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In Minnesota, the Star Tribune looks at the remodeled Target store on Minneapolis’ Nicollet Mall, where the company “has redesigned and upgraded everything from the fitting rooms to the online pickup counter and the grocery department” in what one executive calls its most ambitious redesign in two decades.

An excerpt from the story:

“The old vinyl tile flooring has been replaced by more modern, polished concrete. The corners of aisles are curved to be more inviting. The mannequins now look more like, well, real people and represent sizes that range from 4 to 22.

“And the fluorescent lights overhead have been replaced with LED ones, including many specialty lighting treatments that bring more warmth than glare. Beacons are embedded inside each light fixture enabling customers to open a map in the Target app, locate themselves in the form of a blue dot and find nearby Cartwheel deals.

“The downtown Minneapolis store, which will celebrate the completion of its $10 million makeover on Wednesday, features many of the bells and whistles that Target is in the midst of rolling out to hundreds of stores nationwide. The redesigns are a key strategy to revitalize sales along with investing in technology, the supply chain and new brands.”

“It’s more about experience,” says Joe Perdew, who leads Target’s store design team. “It’s about the physical, digital and human elements you want to offer up that help make it all come to life.” Perdew estimates that “experience accounted for about 5 percent of the previous store design, but contributed to about 20 percent in the new plan.”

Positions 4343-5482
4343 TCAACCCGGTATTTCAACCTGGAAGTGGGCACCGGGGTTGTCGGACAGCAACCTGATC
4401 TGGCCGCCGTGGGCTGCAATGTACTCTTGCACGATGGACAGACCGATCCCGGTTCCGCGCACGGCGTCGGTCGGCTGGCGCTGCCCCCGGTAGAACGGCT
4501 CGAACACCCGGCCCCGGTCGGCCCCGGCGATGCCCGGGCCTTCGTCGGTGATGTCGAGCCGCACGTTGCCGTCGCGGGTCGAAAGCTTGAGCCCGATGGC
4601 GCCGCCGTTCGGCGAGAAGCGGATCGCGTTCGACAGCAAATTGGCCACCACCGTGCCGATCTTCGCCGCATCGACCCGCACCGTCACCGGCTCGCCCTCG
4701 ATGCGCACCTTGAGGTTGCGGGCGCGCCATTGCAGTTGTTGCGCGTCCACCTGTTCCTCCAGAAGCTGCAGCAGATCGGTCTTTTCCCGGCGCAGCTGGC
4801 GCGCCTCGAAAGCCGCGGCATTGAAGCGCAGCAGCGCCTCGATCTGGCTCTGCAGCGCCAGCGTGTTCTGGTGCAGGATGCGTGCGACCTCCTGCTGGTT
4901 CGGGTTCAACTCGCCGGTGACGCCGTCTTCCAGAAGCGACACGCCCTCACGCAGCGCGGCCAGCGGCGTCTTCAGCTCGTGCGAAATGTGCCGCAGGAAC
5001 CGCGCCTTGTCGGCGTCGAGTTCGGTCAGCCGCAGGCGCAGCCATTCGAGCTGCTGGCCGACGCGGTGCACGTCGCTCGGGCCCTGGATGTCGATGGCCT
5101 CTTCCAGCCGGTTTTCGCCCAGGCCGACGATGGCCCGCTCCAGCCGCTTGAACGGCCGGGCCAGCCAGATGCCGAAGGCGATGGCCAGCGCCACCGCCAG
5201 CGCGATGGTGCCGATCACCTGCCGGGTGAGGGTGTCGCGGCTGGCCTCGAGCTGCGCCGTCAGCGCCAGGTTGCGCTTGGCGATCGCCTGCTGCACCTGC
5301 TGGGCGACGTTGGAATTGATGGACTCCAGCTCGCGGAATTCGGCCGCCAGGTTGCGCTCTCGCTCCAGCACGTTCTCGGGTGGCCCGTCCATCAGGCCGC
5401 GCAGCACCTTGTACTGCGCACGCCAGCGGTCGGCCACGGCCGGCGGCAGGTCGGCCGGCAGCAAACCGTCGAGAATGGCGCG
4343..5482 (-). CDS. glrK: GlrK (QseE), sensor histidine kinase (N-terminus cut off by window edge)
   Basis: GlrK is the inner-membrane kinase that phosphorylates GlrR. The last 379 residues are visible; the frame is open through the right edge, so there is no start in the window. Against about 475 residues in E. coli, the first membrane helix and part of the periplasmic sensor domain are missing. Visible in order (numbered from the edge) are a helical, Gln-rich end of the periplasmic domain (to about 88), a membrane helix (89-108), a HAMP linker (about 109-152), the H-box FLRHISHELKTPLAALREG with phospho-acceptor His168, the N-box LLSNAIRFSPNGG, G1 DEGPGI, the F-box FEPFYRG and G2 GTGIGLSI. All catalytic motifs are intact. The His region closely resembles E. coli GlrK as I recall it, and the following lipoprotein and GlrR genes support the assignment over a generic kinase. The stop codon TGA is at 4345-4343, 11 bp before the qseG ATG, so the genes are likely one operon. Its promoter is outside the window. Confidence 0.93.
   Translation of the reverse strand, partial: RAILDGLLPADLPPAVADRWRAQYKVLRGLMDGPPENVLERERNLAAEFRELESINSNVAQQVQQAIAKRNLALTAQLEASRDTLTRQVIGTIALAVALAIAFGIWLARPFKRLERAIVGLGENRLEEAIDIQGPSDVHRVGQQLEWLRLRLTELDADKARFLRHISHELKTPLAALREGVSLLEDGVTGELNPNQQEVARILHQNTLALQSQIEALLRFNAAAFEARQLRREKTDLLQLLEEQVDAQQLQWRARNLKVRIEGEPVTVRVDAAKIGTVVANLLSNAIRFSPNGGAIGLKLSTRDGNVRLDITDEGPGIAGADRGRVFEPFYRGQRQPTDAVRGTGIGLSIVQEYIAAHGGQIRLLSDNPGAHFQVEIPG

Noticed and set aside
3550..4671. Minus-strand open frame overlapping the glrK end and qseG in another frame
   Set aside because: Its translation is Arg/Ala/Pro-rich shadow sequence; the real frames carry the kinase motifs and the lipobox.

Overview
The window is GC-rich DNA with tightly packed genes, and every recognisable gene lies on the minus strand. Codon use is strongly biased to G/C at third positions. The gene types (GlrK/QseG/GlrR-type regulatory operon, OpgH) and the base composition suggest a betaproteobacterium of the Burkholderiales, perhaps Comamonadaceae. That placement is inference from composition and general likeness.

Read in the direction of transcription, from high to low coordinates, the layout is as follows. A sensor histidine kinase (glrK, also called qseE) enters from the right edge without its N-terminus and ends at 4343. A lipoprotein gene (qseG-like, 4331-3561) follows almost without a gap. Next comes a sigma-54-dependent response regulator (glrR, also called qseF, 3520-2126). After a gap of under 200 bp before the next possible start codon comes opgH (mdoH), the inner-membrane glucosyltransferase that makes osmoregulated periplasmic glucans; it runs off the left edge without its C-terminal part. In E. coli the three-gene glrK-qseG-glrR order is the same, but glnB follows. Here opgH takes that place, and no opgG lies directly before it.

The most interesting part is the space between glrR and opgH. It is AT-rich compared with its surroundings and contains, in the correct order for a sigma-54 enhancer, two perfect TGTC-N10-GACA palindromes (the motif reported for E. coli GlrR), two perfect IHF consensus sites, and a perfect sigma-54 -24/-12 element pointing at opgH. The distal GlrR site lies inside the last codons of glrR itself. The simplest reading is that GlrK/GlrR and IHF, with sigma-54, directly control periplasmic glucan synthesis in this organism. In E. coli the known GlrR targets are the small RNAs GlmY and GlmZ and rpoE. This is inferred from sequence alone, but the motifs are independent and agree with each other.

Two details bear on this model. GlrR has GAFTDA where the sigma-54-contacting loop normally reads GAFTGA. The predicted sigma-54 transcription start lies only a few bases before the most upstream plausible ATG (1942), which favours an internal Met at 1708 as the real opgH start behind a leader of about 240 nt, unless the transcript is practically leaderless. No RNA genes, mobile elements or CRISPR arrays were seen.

Some examples: “Fresh produce and grab-and-go meals, with more attractive displays, have been moved to the front of the store. It also has one of the newer Sephora-like beauty layouts that will be in 70 stores by the end of the year, which has huge digital screens behind it displaying videos and images to draw more visual interest.

“And a soundtrack with upbeat, catchy tunes also has been added, playing over the store’s speakers.”
KC's View:
I think that one of the enduring problems that Target will face is that it has seemed out of step with consumers for quite some time, and so it will have to persuade shoppers to give it a chance to make a second first impression. That’s not impossible, but it ain’t easy.

The two Target stores that are close to the places where I spend most of my time - in Stamford, Connecticut, and Portland, Oregon - are so vanilla and so uninspiring that it would take a lot to get me to make special trips there.

I haven’t seen its new approach to grocery yet, but I still have to wonder if Target would be better off partnering with another retailer in its food departments, in much the same way that it has done with CVS in HBC and pharmacy.